Black Women’s Wages Are Falling Further Behind White Women’s

The equity pay gap is widening not closing for black women in the workforce

Studies show that over the last several decades, women have entered the workforce in record numbers and made great strides in educational attainment. However, when compared with men, women are still paid less, are more likely to hold low-wage jobs, and are more likely to live in poverty, according to the report Closing The Pay Gap and Beyond from the Economic Policy Institute, the Washington, DC-based think tank. Black women have experienced the stagnation of wages and additionally, they also experience lower pay due to gender and race bias, earning less than white men for doing the same job.

In fact, the equity pay gap is widening, not closing for black women in the workforce when compared with white women. Black women’s wages are no longer gaining ground on white men’s wages and are falling further behind white women’s wages, according to recent data from an upcoming report by Valerie Wilson and William Rodgers of the EPI. The data takes into account average hourly wage gaps of white women and black women relative to white men.

Widening Pay Gap For Black Women

Wilson states that over the last 35 years, “we have lost ground in closing racial and ethnic wage gaps while gender wage gaps have unquestionably narrowed. But this has largely been the result of falling men’s wages rather than improvements in women’s wages. In 1979, for instance, white women’s wages were 62% of white men’s wages, compared to a 58% for black women relative to white men—a racial difference of only 4 percentage points. Despite the large gender disadvantage both groups of women faced, black women were near parity with white women in 1979.”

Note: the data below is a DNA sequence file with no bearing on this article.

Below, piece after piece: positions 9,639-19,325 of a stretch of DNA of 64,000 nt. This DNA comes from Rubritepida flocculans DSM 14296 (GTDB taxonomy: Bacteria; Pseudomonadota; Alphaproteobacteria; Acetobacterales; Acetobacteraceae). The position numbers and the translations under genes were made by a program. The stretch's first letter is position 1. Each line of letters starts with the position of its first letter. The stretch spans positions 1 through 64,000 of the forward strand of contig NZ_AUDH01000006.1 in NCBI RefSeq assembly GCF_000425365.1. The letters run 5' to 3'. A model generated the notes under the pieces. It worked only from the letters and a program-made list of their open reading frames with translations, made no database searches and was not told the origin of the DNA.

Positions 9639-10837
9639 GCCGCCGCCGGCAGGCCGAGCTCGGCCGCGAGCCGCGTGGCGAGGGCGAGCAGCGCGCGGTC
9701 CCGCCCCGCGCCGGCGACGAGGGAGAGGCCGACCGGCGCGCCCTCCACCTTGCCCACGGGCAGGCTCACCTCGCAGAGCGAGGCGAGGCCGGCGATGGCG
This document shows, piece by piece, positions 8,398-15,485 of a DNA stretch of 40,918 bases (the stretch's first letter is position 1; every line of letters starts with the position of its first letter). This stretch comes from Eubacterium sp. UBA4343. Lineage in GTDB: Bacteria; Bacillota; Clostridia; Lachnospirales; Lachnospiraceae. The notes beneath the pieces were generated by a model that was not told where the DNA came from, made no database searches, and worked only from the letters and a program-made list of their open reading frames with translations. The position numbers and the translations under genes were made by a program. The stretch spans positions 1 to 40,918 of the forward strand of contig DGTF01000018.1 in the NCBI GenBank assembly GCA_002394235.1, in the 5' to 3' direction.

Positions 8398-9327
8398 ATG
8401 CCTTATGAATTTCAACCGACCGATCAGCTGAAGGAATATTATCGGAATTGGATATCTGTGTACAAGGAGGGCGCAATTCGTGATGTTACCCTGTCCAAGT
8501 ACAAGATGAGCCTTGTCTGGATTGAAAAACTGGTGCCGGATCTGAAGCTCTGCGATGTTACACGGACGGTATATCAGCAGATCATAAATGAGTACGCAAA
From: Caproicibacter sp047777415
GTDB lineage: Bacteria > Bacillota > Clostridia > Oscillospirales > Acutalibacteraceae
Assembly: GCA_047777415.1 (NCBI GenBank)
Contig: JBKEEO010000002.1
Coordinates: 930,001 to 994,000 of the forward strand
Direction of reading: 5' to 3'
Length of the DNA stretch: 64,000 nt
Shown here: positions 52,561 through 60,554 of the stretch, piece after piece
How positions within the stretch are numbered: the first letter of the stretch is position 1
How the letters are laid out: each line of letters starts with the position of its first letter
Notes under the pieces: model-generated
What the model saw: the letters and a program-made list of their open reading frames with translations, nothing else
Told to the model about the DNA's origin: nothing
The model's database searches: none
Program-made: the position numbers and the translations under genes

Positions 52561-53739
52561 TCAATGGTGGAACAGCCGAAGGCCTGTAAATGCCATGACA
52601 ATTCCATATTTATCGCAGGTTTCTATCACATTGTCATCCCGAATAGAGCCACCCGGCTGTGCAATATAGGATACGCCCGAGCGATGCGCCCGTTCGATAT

However, as the gender wage gap narrowed during the 1980s and early 1990s, the racial pay gap between white and black women grew, notes Wilson. By 2015, white women’s wages had grown to 77% of white men’s, compared to 66% for black women relative to white men—a racial difference of 11 percentage points. “The trend is going the wrong way —progress is slowing for black women,” further states Wilson, who is the director of Program on Race, Ethnicity, and the Economy.

Lost Income Over A Career Lifetime

The pay gap makes it tougher for many full-time working women to pay bills and save money. A woman starting her career today stands to lose more than $430,000 over her working years due to the gender wage gap, according to a report from the National Women’s Law Center. Latinas lose more than $1 million in wages, while black women lose more than $877,000 over their career lifetime.

Gender wage disparities are present at all wage levels and within education categories, occupations, and sectors—sometimes to a grave degree, reports the EPI.



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